If you like games, make a game. If you like programming FPGAs, make something clever with one. If you like wireless data, build a sensor network. If you like robotics, make a robot. The point is you should build what you like to build and build lots of it.

Unless you make a time machine then no one blinking LED project is going to impress everyone. You have just as much of a chance that it will kill your chances as get you the job. If you make a time machine, you don't need a job. Make a lot of different things to show your versatility.

Also, if I may, I suggest you not build something and bring it to an interview. Instead, design and build something and post it on youtube. Start a channel and post all your projects. Let your interviewer see you work and you definitely won't go unnoticed. It's not easy, this is an optional extra, but if you can manage it you would open up a huge number of doors for yourself whether you are employed or contracting, the videos may even get you a job you didn't expect.
 

Offline vk3yedotcom

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Re: New on here, need a job, most complex way to light an LED?
« Reply #11 on: June 30, 2013, 02:54:13 pm »
Strongly suggest against 'most complex way to light an LED' approach.   

Good applied engineering is all about the simplest/cheapest/best way to do a job.

If the simplest is a 9v battery and a 470 ohm resistor, then why should I be interested in something more complex?  Especially if it's my company's resources and profit margin at stake?

The point is not to make a clock, the point is that to show that you can make something useful, rather than just something weird to show you can do it.  The closer to "production" quality you can make it, the better you'll be able to show yourself off.

I'd go further.    Maybe show that you have:

* Defined a problem, requirement or need

* Surveyed how others have done it

* Evaluated the shortcomings of these approaches or an extra feature you'd like

* Designed and constructed something that offers some benefit (eg simpler, cheaper, better) based on what was learned above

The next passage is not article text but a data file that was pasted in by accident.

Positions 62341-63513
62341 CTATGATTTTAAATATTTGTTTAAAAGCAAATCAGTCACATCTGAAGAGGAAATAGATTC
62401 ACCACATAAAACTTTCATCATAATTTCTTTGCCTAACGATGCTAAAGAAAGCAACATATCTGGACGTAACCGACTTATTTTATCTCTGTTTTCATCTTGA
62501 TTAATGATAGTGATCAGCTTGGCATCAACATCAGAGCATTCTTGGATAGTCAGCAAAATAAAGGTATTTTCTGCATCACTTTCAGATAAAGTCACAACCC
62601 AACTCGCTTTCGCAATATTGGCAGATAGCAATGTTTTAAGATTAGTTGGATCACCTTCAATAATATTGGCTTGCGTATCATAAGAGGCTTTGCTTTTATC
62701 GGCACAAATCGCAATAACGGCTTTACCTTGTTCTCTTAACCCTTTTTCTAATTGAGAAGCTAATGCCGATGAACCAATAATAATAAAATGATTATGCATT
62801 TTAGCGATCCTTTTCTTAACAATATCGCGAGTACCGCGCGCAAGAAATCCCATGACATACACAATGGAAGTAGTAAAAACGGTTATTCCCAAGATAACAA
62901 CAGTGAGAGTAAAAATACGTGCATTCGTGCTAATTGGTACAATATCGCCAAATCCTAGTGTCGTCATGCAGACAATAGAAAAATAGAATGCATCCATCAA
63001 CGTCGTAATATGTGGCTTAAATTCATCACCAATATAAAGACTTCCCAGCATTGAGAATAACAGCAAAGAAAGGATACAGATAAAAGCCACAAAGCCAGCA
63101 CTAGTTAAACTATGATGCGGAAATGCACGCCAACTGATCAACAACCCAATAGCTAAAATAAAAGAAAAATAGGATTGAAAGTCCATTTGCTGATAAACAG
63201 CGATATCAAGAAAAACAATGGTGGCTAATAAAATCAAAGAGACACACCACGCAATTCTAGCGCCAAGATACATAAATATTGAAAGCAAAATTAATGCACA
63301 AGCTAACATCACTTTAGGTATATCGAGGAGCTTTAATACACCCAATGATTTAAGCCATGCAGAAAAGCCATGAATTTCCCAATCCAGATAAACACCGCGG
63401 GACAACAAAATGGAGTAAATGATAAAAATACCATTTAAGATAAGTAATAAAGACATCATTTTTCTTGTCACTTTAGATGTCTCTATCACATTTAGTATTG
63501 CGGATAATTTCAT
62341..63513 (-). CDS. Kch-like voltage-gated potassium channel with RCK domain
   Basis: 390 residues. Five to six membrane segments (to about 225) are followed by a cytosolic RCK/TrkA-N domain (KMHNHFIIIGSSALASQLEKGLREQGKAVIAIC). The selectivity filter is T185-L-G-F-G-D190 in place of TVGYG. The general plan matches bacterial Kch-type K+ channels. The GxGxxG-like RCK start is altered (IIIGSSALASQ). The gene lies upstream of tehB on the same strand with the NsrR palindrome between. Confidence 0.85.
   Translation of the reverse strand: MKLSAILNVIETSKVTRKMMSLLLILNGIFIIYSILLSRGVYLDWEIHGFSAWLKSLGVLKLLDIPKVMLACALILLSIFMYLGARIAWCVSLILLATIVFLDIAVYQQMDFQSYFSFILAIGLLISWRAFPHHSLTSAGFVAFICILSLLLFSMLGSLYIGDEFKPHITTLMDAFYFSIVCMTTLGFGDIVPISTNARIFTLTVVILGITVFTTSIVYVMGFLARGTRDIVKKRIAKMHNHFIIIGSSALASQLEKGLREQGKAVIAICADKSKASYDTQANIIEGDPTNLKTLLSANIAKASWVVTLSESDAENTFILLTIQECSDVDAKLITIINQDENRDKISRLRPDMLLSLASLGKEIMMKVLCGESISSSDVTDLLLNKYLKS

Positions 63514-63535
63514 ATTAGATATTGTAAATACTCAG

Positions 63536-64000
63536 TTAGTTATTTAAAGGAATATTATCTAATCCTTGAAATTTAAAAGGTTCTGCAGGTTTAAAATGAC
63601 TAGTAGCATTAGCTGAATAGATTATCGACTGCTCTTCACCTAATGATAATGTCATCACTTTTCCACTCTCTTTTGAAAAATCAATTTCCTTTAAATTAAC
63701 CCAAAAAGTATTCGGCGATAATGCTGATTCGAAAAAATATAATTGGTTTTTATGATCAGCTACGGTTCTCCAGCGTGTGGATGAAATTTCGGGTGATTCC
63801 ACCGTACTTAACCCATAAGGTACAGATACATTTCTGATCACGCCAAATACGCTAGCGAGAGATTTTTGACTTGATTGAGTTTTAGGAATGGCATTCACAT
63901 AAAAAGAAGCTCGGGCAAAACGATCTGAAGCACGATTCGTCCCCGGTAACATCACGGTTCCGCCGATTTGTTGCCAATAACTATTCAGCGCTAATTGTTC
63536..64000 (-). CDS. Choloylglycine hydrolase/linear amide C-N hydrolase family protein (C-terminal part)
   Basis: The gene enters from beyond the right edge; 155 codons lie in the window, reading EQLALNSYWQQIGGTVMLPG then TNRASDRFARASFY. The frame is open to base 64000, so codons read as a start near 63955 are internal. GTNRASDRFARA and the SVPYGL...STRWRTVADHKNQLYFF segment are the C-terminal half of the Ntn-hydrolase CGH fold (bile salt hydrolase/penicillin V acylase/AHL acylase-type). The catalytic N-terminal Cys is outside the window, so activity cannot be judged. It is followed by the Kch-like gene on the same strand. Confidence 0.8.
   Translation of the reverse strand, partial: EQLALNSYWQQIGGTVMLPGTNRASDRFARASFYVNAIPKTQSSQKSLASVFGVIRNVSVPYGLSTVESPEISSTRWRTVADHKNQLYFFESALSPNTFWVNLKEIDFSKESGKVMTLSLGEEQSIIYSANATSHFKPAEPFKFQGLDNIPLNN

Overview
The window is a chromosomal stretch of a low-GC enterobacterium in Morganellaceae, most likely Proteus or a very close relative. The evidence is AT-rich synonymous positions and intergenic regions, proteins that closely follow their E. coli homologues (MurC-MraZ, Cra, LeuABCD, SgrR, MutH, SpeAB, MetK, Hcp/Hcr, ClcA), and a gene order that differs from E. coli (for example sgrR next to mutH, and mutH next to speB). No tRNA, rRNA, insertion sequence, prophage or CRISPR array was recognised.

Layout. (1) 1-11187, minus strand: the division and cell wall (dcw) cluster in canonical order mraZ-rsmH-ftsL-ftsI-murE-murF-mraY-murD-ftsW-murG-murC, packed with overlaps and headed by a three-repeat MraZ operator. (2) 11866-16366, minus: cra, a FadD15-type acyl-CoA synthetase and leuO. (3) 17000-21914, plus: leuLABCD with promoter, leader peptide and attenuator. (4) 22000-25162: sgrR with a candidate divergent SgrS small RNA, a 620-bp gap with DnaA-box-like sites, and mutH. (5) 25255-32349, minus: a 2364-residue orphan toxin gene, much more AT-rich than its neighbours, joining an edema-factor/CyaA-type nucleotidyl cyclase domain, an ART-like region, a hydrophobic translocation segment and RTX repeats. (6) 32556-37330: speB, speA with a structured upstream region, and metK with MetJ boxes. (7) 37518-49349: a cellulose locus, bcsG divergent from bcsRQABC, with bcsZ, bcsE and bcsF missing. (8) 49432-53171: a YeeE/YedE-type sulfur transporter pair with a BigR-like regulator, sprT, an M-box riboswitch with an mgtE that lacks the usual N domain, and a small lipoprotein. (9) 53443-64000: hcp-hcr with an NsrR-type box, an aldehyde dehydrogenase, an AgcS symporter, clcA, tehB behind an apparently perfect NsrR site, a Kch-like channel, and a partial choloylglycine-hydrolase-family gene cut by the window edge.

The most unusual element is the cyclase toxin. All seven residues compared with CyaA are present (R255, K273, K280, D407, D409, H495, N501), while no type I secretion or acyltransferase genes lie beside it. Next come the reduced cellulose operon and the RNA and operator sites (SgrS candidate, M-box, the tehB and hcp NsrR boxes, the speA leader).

Let's take the 9v battery/resistor/LED approach as an example, pick it apart and see if we can make it better.  This isn't hard as it has many problems.  Eg 9v batteries are too expensive.  The 20mA's LED current may be too high. The LED might not be bright enough.  The resistor may dissipate (waste) current.  The upshot after all this refinement may be a bright LED torch that runs nearly forever on an AA battery (maybe using an efficient switching regulator and better LEDs).

I wouldn't necessarily suggest an LED torch as a project, but this approach is more useful than designing a convoluted way to do the same thing without regards to simplicity or efficiency. 

Another possibility is to find a circuit that someone's already done, build it and make it better/cheaper/simpler.   Then document it (preferably as you go along).  It might not be as 'creative' as starting something from scratch.  But it doesn't need to be to be worthwhile if there's some other benefit. 

Read here about 'Madman Muntz'.  The engineer who made his millions from snipping out unnecessary parts in TVs.  http://en.wikipedia.org/wiki/Madman_Muntz

« Last Edit: June 30, 2013, 02:56:29 pm by vk3yedotcom »
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Offline ejeffrey

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Re: New on here, need a job, most complex way to light an LED?
« Reply #12 on: June 30, 2013, 03:34:00 pm »